The Investment Tax Credit for Solar Power (the “ITC”) is a tax credit offered to individuals and businesses based on the amount they invest in eligible solar energy conversion facilities. The benefits of the ITC have been extensive enough to warrant the extension of the program on multiple occasions. The latest expansion, adopted in 2015, is expected to spur as much as $140 billion in the economy and double U.S. solar power employment by 2020. Such expansion will assist states in meeting their ever-increasing renewable portfolio standards and replacing fossil fuel generation.
The deduction percentage that taxpayers receive through the ITC program depends on when they begin the construction of their energy projects. Commercial and utility projects that “commenced construction” through 2019 are eligible to receive a 30% ITC credit. The percentage then drops down to 26% for projects that begin construction in 2020, and, then, to 22% for projects that begin construction in 2021. The definition of “commencement of construction” has been a source of significant uncertainty for solar developers. To reduce this uncertainty, the IRS released new guidance in Notice 2018-59, available here. The IRS created two methods for taxpayers to establish the commencement of construction: (1) the “physical work” test and (2) the “five percent safe harbor” test. Taxpayers will be deemed to have “commenced construction” on the day that either of these tests is satisfied. Following the commencement of construction, taxpayers must continue to make progress on their project to meet the “continuity requirement.”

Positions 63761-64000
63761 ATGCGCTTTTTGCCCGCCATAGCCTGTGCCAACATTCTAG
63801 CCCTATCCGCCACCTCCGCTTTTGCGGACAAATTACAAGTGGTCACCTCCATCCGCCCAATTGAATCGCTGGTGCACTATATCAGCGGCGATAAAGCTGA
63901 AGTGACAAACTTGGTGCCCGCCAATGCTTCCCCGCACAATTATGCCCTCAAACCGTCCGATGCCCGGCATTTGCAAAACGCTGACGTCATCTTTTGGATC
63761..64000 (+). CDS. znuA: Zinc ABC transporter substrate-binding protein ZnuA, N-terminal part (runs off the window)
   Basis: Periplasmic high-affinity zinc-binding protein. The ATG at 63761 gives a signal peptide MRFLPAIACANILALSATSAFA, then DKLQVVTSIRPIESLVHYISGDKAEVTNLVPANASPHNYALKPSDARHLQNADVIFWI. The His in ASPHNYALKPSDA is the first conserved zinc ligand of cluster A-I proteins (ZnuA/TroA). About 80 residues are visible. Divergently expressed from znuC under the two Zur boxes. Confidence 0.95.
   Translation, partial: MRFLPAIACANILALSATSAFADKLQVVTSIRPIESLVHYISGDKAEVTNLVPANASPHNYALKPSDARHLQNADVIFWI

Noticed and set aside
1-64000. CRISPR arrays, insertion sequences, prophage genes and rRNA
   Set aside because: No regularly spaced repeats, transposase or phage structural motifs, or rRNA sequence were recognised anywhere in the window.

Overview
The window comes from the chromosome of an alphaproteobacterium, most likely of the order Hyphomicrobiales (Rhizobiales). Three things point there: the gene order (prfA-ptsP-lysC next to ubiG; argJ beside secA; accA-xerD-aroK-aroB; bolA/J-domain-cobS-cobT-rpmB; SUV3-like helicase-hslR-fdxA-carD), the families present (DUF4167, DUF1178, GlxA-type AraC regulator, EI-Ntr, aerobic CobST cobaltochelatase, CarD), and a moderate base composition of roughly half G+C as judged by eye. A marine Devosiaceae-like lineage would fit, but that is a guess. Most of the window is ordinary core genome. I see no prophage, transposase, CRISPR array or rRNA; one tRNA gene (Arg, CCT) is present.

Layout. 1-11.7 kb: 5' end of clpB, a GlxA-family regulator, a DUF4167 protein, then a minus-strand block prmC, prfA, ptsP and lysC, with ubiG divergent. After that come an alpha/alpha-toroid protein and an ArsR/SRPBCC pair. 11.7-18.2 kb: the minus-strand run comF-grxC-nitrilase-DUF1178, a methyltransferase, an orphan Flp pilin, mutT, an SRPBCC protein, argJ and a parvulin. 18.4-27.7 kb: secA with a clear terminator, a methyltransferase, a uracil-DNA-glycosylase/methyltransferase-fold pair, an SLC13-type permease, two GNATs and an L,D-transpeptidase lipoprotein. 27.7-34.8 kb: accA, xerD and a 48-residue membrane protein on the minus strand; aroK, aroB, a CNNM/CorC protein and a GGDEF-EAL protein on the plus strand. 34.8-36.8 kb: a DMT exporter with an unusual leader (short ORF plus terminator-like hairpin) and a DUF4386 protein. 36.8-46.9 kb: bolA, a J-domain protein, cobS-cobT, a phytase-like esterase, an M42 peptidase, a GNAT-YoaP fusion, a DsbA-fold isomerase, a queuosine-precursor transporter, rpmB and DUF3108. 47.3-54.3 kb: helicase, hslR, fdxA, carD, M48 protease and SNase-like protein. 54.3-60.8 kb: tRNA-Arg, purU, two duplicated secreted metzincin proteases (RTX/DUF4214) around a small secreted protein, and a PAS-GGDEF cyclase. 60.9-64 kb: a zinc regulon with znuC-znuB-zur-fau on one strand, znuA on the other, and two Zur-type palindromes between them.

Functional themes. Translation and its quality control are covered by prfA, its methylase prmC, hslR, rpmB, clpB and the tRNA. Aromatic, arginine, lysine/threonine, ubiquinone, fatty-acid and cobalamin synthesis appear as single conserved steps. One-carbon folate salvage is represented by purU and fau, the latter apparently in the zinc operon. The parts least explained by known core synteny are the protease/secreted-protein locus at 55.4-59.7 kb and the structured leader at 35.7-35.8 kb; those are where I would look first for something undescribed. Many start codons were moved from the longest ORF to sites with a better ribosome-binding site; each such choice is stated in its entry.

Physical Work Test:
To meet the physical work test, a developer must have started physical work of a significant nature on a solar project. This test focuses on the nature of the work performed, rather than the amount or the cost. To satisfy this test, the IRS considers factors such as: (a) whether the developer has entered into written contracts for the manufacture, construction, or production of the energy property, (b) the amount of off-site work of a physical nature that has been completed (e.g., the manufacture of components to be used at the facility), and (c) on-site work of a physical nature (e.g., the installation of racks, collection, concentration, or tracking infrastructure). The inquiry will be based on the facts and circumstances of each case. However, certain preliminary planning activities will not satisfy the safe harbor, such as: (1) securing financing, (2) exploration, (3) research, (4) resource mapping or modeling, (5) permitting, site clearance, or (6) grading, or removal of existing structures. Physical work does not include purchasing components from existing inventory or that are normally held in inventory by a vendor.
Five Percent Safe Harbor test:
The five percent safe harbor test requires that a taxpayer pay or incur five percent or more of the total cost of the solar project to qualify. All costs that are included in the depreciable component of the energy property are taken into account to determine whether this test is met. This does not include the land or any property not integral to the energy property. This inquiry is also based on the facts and circumstances of each case.